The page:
• Define sources as background documents and key documents 
  • Define sources as direct accessible or difficult accessible 
  • Which sources could be downloaded or examined via Internet? 
  • How will you get access to the difficult accessible? 
  • Is there any legal or ethical problems involved? 
  • List locations for reportage and observations 
  • Are the locations accessible? 
  • How will you get access? 
  • Can you get photos (print media), clean sound (radio) or live pictures (tv). 
  • Is there any legal or ethical problems involved? 

How to organise and analyse the information

  • Considerations on filing and evaluation paper notes, computer files, cross references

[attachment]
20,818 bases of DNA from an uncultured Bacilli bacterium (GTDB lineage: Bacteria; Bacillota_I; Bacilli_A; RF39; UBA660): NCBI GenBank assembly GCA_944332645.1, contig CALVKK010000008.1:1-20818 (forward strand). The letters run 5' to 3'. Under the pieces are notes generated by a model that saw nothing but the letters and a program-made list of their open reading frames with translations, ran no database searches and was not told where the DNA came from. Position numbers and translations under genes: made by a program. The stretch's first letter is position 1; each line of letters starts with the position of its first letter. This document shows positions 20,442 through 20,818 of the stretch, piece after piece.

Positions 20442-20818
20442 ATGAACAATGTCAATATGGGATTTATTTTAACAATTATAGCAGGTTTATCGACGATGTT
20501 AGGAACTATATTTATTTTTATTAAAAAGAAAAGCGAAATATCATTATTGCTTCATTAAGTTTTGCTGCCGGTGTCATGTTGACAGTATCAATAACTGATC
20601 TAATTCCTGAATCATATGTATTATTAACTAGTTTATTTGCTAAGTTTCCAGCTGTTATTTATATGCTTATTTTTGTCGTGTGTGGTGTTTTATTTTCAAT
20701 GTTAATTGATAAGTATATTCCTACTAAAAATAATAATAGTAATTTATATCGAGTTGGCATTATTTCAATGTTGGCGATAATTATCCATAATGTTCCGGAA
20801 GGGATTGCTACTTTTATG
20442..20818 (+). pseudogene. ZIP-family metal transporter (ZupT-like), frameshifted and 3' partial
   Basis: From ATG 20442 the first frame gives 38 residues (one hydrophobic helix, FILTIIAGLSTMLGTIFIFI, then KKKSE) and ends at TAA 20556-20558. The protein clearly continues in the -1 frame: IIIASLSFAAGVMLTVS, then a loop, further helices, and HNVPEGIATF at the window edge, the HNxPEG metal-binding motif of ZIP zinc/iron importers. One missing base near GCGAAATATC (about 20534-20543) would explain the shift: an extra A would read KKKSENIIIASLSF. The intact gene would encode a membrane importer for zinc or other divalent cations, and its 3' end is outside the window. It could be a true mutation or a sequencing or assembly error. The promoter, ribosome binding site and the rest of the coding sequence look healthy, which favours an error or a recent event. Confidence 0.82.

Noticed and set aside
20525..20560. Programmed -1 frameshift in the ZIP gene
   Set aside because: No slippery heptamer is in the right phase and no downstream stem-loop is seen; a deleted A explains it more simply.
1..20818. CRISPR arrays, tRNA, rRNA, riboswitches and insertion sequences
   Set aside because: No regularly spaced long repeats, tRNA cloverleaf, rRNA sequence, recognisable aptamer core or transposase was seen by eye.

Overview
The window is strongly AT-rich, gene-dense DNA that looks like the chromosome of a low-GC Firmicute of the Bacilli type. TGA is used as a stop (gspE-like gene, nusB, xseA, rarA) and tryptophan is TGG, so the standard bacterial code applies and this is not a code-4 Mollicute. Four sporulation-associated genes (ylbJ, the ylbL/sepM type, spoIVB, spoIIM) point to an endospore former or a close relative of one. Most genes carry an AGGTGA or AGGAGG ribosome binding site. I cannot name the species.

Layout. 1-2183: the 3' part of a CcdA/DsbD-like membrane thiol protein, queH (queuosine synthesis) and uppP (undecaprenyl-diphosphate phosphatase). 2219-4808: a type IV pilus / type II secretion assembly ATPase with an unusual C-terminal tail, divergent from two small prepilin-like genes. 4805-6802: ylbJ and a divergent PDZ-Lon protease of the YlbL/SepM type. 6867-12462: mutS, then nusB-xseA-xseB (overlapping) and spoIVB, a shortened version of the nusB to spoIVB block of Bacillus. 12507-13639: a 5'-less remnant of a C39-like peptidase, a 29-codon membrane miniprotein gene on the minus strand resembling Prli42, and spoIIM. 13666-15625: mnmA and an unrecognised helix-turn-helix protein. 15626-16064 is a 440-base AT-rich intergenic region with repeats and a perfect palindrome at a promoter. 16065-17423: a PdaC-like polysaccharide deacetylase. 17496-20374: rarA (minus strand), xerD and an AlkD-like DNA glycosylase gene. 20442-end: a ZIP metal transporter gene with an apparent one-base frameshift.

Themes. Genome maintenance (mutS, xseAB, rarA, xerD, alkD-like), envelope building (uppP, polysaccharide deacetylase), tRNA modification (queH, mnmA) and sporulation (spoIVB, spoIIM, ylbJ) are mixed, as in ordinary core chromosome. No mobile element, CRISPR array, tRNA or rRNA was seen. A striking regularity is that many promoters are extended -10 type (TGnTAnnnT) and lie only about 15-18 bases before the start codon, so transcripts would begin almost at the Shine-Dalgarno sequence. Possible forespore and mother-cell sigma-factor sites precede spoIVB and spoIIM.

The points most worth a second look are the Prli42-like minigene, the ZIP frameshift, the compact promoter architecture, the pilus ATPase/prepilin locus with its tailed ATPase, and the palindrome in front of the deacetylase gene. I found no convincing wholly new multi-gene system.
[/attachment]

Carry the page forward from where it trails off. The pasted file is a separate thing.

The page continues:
• Considerations processing the information, including CAR (computer-assisted reporting) methods 
  • Need for the use of experts and coach 

How best to present the story

  • What does the audience need to know? 
    • and what is nice to know?
  • How can you include the audience? 
    • in terms of presenting the information in a clear way using sidebars, fact boxes, human interest stories? 
    • in terms of sharing documentation with the audience (e.g. printed in full or on a webpage) 
    • in terms of letting the audience in on your process of investigation 
    • in terms of informing the audience on the editorial policy on the matter 
    • in terms of inviting the readers to participate, on a webpage, with letters, tips 
  • Can or should the story be presented as news, as in depth feature, as a narrative story or other model?
    • can you illustrate the key story with documented cases? 
    • can you organize the presentation as case studies? 
  • Should it be published as one major article or program?